TF097129-Middle East and North Africa Regional Water Outlook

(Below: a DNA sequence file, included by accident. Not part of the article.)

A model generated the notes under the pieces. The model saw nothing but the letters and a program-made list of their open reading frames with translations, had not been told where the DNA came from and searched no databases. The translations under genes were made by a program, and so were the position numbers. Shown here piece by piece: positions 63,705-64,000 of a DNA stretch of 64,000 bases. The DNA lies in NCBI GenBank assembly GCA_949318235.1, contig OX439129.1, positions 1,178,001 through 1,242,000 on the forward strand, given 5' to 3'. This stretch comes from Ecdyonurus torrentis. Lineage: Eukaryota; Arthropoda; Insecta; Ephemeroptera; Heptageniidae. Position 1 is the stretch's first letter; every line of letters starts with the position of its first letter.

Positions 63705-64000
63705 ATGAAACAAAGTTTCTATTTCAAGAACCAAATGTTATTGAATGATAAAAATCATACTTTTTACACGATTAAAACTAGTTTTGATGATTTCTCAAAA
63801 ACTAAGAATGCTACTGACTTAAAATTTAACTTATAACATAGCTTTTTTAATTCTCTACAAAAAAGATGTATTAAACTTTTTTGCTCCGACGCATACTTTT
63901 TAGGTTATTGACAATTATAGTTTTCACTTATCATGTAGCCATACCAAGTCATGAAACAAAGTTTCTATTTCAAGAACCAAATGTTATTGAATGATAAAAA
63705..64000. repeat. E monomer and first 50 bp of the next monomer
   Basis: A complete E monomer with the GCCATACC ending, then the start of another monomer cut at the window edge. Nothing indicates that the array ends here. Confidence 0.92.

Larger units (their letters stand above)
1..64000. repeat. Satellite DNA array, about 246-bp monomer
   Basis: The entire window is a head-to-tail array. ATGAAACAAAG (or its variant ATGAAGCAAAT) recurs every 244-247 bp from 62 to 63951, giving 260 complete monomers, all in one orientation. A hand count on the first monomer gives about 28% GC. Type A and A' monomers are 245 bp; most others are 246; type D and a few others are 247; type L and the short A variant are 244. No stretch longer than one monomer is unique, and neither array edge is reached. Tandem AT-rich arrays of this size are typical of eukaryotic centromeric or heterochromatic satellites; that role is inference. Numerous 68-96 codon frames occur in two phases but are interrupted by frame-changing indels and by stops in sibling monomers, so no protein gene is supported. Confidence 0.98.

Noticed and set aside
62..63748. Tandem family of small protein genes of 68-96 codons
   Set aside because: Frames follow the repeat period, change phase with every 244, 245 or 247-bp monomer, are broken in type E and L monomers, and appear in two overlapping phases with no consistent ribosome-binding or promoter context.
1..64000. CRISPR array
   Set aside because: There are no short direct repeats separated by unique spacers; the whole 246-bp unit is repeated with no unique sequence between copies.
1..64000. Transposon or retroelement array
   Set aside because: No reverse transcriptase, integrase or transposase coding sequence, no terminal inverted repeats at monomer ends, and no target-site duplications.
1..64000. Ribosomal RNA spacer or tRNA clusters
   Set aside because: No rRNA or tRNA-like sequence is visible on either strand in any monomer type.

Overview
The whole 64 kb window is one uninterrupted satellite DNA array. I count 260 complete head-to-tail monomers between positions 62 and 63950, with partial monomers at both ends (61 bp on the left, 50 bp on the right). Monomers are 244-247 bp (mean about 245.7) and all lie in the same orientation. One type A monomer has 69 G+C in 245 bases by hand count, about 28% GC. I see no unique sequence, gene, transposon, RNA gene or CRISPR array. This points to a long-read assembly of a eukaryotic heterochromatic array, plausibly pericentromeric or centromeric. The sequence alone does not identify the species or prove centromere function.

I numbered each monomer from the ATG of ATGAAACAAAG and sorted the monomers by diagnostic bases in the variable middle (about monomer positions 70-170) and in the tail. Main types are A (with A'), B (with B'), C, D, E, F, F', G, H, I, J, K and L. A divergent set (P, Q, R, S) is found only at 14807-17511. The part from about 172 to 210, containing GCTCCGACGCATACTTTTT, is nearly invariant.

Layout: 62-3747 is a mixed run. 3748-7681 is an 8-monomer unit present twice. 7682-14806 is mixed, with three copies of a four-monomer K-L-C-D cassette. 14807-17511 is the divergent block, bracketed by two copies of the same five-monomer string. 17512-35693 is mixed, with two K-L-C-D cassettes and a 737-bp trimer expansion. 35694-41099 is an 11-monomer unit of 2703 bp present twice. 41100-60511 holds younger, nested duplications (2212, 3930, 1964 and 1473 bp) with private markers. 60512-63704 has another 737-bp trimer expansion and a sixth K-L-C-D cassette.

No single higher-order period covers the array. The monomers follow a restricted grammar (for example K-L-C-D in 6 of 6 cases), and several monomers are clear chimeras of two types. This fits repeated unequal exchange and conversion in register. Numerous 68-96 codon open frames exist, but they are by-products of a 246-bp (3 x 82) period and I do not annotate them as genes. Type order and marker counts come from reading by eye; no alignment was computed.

Summary: The Middle East and North Africa (MENA) region is one of the most water-stressed parts of the world. In just over 25 years, between 1975 and 2001. Looking to the future, MENA's freshwater outlook is expected to worsen because of continued population growth and projected climate change impacts. The region's population is on the way to doubling to 700 million by 2050. Projections of climate change and variability impacts on the region's water availability are highly uncertain, but they are expected to be largely negative. To offer just one more example, rainfall and freshwater availability could decrease by up to 40 percent for some MENA countries by the end of this century. The urgent challenge is how to adapt to the future as illustrated by these numbers and how to turn the region's economy onto a sustainable path. This volume suggests new ways of thinking about the complex changes and planning needed to achieve this. New thinking will mean making better use of desert land, sun, and salt water the abundant riches of the region which can be harnessed to underpin sustainable growth. More mundane, but just as important, new thinking will also mean planning for dramatically better management of the water already available. Right now, water is very poorly managed in MENA. Inefficiencies are notorious in agriculture, where irrigation consumes up to 81 percent of extracted water. Similarly, municipal and industrial water supply systems have abnormally high losses, and most utilities are financially unsustainable. In addition, many MENA countries overexploit their fossil aquifers to meet growing water demand. None of this is sustainable while water resources decline. This volume hopes to add to the ongoing thinking and planning by presenting methodologies to address the water demand gap. It assesses the viability of desalination powered by renewable energy from economic, social, technical, and environmental viewpoints, and it reviews initiatives attempting to make renewable energy desalination a competitively viable option. The authors also highlight the change required in terms of policy, financing, and regional cooperation to make this alternative method of desalination a success. And as with any leading edge technology, the conversation here is of course about scale, cost, environmental impact, and where countries share water bodies plain good neighborly behavior.
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